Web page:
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Elite US force to counter Pak nuke hijacks: Report

world Updated: Jan 18, 2010 01:28 IST
US army

The US army is training a crack unit “to seal off and snatch back Pakistani nuclear weapons in the event that militants, possibly from inside the country’s security apparatus, get their hands on a nuclear device or materials that could make one”, a media report said on Sunday.

Islamabad, however, termed it “outlandish”.

The specialised unit would be charged with recovering the nuclear materials and securing them, Times Online said.

“The move follows growing anti-Americanism in Pakistan’s military, a series of attacks on sensitive installations over the past two years, several of which housed nuclear facilities, and rising tension that has seen a series of official complaints by US authorities to Islamabad in the past fortnight,” Times said.

When the attention of a Pakistan foreign office spokesman in Islamabad was drawn to the report, he dismissed it as the “outlandish musings by an academic”.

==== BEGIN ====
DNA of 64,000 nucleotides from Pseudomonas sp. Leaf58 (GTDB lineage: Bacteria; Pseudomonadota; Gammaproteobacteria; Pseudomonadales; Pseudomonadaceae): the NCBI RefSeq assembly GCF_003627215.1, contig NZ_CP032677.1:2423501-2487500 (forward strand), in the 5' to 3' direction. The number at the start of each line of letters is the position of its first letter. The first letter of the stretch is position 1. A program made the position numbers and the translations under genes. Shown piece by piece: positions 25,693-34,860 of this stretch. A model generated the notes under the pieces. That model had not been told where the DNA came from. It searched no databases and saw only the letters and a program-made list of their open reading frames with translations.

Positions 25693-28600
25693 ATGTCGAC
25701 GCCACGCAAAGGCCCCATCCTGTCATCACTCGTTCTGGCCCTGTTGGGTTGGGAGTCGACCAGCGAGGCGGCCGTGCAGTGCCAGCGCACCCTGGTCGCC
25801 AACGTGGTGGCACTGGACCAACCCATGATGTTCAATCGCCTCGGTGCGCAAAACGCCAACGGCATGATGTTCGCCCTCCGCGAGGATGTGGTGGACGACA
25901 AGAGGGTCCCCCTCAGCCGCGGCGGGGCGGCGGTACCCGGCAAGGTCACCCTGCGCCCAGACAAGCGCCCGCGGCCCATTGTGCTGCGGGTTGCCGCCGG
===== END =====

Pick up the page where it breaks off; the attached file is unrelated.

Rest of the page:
Online news agency quoted the spokesman as telling a private TV channel that the report was part of a “conspiracy” against Pakistan.

“Pakistan’s nukes are safe and neither the militants nor any other group was capable enough to take over our atomic assets,” the spokesman added.

He also rejected the suggestion that there was any danger of Pakistan’s strategic assets falling into the wrong hands.

Times Online quoted Rolf Mowatt-Larssen, a former CIA officer who used to run the US energy department’s intelligence unit, as saying: “What you have in Pakistan is nuclear weapons mixed with the highest density of extremists in the world, so we have a right to be concerned.”

“There have been attacks on army bases which stored nuclear weapons and there have been breaches and infiltrations by terrorists into military facilities,” he added.

Shaun Gregory, director of the Pakistan security research unit at Bradford University, has tracked a number of attempted security breaches since 2007. “The terrorists are at the gates,” he warned.